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I develop IoT (Internet of Things) devices on small embedded systems, where it is very difficult to update the local certificate once they have been deployed. It really needs to be avoid if it can.

With the new 39 month age for TLS certificates, I am trying to understand how this will effect my development options.

I will usually install a Root CA from Baltimore or others on the device during the manufacturing process. But will this now mean that I will need to update the certificate on my device every 39 months?

Or have I misunderstood what is going on. Will it only be the servers's certificate I need to replace and not the root CA on the device?

Basically I need to understand what can I do to ensure I do not need to replace the certificate for the entire life of the device. Hence it will need to be in the 10 years + time frame.

Solution Architecture

Embedded Device <----Internet----> Cloud Service (Server)

The Embedded Device is the client which has a ROOT CA installed to enable direct communication over TLS 1.2 with the Cloud Service (Server)

The type of devices we are talking about are small embedded devices like those used in smart meters or sensor nodes for factories or agriculture. They could be deployed into the millions potentially.

  • @LieRyan I don't think that answers the OP's question, it's just loosely tied by the 39 month certificate. – RoraΖ May 12 '15 at 12:04
  • Also, I cannot create my own certificates for this purpose, it has to be from one of the top tier suppliers due to internal corporate security rules and practices – Remixed123 May 12 '15 at 12:07
  • Do you even use public hostnames for the device, i.e. no company-intern or .local or similar? Because otherwise you will not get a certificate from a public CA at all. – Steffen Ullrich May 12 '15 at 12:18
  • It is for an IoT device, this communication is happening over the Internet. So the server will have a public domain name. – Remixed123 May 12 '15 at 12:26
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Large edits because now it is clear that OP is asking about devices which only work as a TLS client...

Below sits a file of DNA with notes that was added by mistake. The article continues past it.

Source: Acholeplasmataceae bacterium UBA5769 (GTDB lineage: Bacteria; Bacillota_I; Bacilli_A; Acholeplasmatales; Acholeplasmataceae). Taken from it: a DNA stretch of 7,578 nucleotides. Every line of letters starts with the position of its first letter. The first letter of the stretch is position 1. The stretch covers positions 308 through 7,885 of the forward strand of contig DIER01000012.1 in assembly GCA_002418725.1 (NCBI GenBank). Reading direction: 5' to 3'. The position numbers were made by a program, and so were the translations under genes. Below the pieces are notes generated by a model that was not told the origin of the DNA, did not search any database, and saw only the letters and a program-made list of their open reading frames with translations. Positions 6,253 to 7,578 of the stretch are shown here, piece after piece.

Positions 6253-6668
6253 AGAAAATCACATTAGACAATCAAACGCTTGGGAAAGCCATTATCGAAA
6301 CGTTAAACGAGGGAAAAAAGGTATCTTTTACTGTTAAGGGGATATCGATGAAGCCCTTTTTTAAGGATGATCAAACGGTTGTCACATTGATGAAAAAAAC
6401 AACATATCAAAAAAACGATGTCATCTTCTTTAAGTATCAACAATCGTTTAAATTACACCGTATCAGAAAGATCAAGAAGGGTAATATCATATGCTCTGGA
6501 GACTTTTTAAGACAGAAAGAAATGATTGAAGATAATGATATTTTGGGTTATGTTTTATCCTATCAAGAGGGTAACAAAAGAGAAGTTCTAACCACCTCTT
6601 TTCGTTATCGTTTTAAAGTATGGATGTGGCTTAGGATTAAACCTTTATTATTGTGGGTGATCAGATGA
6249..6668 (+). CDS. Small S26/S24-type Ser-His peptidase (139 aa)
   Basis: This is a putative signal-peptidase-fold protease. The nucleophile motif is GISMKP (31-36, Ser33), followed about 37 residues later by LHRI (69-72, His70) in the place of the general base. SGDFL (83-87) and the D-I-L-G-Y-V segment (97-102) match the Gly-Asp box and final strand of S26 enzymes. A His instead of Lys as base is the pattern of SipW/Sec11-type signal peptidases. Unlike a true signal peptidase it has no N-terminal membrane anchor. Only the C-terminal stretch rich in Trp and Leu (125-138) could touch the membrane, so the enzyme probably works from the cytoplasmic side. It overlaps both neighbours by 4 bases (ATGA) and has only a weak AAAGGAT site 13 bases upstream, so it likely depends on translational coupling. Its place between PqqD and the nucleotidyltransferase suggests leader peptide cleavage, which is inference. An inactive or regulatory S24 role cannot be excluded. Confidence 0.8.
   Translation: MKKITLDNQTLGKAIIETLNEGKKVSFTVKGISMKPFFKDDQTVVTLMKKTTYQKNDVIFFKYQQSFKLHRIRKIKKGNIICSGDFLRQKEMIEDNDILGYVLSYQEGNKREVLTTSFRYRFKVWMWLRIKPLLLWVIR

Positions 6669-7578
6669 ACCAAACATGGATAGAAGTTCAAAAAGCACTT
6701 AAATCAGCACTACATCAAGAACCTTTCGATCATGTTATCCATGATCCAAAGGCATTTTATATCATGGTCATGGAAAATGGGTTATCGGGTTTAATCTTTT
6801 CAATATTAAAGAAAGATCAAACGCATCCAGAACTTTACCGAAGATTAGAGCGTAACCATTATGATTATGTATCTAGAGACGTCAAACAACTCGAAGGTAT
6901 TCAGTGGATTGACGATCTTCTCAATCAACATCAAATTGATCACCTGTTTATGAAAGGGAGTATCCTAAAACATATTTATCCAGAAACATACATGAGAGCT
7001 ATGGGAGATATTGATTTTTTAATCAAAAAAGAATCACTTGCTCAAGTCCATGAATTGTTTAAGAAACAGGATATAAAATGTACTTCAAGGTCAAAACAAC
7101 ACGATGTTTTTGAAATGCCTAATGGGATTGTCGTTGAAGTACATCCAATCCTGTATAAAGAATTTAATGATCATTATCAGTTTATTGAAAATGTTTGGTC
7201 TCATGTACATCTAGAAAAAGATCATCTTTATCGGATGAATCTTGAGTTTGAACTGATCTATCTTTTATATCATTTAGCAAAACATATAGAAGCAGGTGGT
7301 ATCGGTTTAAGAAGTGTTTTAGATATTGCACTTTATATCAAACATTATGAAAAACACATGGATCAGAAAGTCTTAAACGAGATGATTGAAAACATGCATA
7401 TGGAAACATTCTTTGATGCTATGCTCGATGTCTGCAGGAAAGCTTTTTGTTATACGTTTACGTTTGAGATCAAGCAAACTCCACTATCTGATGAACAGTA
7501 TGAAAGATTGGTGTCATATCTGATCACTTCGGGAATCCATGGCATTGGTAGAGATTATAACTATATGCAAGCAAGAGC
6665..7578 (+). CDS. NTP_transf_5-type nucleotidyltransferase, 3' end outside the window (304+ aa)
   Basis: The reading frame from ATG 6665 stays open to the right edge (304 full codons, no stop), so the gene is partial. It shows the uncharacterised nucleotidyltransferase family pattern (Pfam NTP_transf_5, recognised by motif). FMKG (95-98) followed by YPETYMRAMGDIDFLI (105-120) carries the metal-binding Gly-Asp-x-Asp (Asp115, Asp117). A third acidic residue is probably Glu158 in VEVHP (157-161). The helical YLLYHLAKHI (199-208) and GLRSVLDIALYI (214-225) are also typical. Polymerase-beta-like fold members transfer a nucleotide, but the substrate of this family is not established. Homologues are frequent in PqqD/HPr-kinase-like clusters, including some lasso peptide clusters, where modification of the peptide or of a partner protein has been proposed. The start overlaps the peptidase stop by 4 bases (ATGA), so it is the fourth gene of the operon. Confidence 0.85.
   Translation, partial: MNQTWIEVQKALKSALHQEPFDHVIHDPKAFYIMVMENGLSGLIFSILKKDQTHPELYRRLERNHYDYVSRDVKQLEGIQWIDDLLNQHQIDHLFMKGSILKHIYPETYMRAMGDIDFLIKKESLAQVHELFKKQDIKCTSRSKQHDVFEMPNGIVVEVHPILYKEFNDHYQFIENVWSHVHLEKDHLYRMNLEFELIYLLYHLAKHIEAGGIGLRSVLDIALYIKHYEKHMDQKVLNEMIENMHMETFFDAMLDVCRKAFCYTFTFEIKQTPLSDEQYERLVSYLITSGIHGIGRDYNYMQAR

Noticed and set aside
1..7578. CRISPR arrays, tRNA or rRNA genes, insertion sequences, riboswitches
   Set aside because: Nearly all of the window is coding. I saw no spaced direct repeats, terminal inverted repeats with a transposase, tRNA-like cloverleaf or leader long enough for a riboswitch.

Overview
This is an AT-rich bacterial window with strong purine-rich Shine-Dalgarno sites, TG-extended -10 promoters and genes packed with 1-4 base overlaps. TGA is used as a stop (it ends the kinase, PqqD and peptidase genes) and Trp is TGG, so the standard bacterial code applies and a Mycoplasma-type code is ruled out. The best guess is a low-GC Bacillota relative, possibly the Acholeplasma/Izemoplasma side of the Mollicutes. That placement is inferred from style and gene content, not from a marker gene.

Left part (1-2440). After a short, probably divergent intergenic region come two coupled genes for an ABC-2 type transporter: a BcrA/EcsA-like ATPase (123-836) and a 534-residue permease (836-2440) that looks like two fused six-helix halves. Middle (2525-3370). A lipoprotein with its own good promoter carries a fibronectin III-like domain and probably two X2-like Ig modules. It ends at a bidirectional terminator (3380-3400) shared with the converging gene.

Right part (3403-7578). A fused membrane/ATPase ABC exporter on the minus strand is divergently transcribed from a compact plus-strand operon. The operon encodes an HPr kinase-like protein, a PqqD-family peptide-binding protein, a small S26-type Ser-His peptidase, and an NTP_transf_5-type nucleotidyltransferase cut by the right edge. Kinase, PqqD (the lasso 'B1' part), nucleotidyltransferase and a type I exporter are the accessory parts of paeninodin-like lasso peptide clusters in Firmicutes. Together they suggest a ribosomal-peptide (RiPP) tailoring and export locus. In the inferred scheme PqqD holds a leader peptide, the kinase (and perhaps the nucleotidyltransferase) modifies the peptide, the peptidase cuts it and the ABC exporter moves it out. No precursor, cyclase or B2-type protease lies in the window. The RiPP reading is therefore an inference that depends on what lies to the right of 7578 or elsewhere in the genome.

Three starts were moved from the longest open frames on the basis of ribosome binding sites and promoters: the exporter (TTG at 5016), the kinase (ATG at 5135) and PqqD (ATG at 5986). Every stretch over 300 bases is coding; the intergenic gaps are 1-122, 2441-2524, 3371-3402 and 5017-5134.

If this is only for client devices than you don't need to update the certificate on the device since there is no certificate on the device. The certificate is on the server (which you need to update) and is checked against the root-CA on the client device. With this root-CA it will accept all certificates issued by this CA, even future certificates. Which means you depend on the same CA issuing certificates within the life time of the device. You might still need a secure way to update the firmware in case yet another buggy TLS stack happened or regulations require the use of better cryptography within the 10+ years time frame.

Yes, you need to have some secure way to update the certificate for this device. One reason is the 39 month limit, another is a possible compromise of the public key used for the certificate (how it is protected anyway for such a long time?).

And given all the recent bugs in TLS libraries you better have a secure firmware update too. Apart from that you either need your cryptography ready until the end of the 10+ years time frame or you need to have ways to upgrade the algorithms and protocols in use. Note that within this long time frame TLS 1.0 and TLS 1.1 will probably get deprecated, as do 2048 bit RSA keys. It might also be that the not yet released TLS 1.3 will be already required.

Will it only be the servers's certificate I need to replace and not the root CA on the device?

The Root-CA on the device is only needed if you make TLS connections from the device. If you need to do this then you probably will need to update these root-CAs too because several root-CA will expire within this time frame so you cannot verify connections any longer.

  • This is quite painful to think about. Many devices have hardware cryptography, and libraries burnt into ROM. Even if available, they will not be able to be updated. I am using a root ca that is valid till 2025, will this not be affected by this situation ? – Remixed123 May 12 '15 at 13:11
  • Since you are talking about 10+ it will be affected. And there might be intermediate CA involved with a shorter life time. Apart from that it might be also hard to get a computing device where the hardware will still reliably work in 10+ years. – Steffen Ullrich May 12 '15 at 13:31
  • I'm a little confused about the edit you made, regarding several root CAs expiring. These devices will use TLS 1.2 to directly connect to a cloud service. The devices will always connect to the same cloud service, they will only have 1 root CA installed (I already have this working). The types of devices we are talking about are smart meters for homes, sensor nodes through out factories or agriculture. We are talking potential extremely large numbers. – Remixed123 May 12 '15 at 13:49
  • Such information would have been really helpful in the question. Are you IoT devices just TLS clients only? In this case the whole issue is different since thy do not contain the servers certificate at all. I think you should update your question so that it contains all the details (like the architecture) which are necessary to fully understand your problem and to give a useful answer. – Steffen Ullrich May 12 '15 at 13:53
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    Actually, these are just basics of TLS and the associated PKI (i.e. CA infrastructure). So any book or deeper article about this topic should cover this. – Steffen Ullrich May 12 '15 at 14:15

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